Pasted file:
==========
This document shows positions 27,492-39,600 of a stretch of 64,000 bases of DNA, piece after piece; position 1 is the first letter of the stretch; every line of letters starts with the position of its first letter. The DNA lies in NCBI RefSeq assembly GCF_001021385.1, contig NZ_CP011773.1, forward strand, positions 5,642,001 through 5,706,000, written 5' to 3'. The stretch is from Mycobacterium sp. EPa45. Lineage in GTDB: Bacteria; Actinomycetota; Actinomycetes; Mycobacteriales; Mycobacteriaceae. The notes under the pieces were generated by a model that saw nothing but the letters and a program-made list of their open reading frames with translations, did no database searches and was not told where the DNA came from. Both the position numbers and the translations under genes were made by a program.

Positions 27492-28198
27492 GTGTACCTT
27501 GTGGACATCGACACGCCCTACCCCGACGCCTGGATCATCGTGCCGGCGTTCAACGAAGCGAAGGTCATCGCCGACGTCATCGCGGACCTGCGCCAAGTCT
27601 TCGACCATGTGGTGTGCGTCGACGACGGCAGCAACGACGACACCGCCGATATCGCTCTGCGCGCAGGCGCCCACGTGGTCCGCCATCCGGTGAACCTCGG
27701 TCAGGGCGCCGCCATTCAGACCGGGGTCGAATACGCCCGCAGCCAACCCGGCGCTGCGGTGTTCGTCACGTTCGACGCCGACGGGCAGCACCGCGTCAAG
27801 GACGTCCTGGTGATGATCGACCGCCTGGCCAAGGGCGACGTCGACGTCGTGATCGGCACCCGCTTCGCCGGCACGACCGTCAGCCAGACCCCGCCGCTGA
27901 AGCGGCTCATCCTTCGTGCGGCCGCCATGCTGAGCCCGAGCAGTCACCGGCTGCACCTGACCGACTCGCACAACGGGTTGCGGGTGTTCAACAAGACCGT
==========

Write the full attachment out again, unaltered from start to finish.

This document shows positions 27,492-39,600 of a stretch of 64,000 bases of DNA, piece after piece; position 1 is the first letter of the stretch; every line of letters starts with the position of its first letter. The DNA lies in NCBI RefSeq assembly GCF_001021385.1, contig NZ_CP011773.1, forward strand, positions 5,642,001 through 5,706,000, written 5' to 3'. The stretch is from Mycobacterium sp. EPa45. Lineage in GTDB: Bacteria; Actinomycetota; Actinomycetes; Mycobacteriales; Mycobacteriaceae. The notes under the pieces were generated by a model that saw nothing but the letters and a program-made list of their open reading frames with translations, did no database searches and was not told where the DNA came from. Both the position numbers and the translations under genes were made by a program.

Positions 27492-28198
27492 GTGTACCTT
27501 GTGGACATCGACACGCCCTACCCCGACGCCTGGATCATCGTGCCGGCGTTCAACGAAGCGAAGGTCATCGCCGACGTCATCGCGGACCTGCGCCAAGTCT
27601 TCGACCATGTGGTGTGCGTCGACGACGGCAGCAACGACGACACCGCCGATATCGCTCTGCGCGCAGGCGCCCACGTGGTCCGCCATCCGGTGAACCTCGG
27701 TCAGGGCGCCGCCATTCAGACCGGGGTCGAATACGCCCGCAGCCAACCCGGCGCTGCGGTGTTCGTCACGTTCGACGCCGACGGGCAGCACCGCGTCAAG
27801 GACGTCCTGGTGATGATCGACCGCCTGGCCAAGGGCGACGTCGACGTCGTGATCGGCACCCGCTTCGCCGGCACGACCGTCAGCCAGACCCCGCCGCTGA
27901 AGCGGCTCATCCTTCGTGCGGCCGCCATGCTGAGCCCGAGCAGTCACCGGCTGCACCTGACCGACTCGCACAACGGGTTGCGGGTGTTCAACAAGACCGT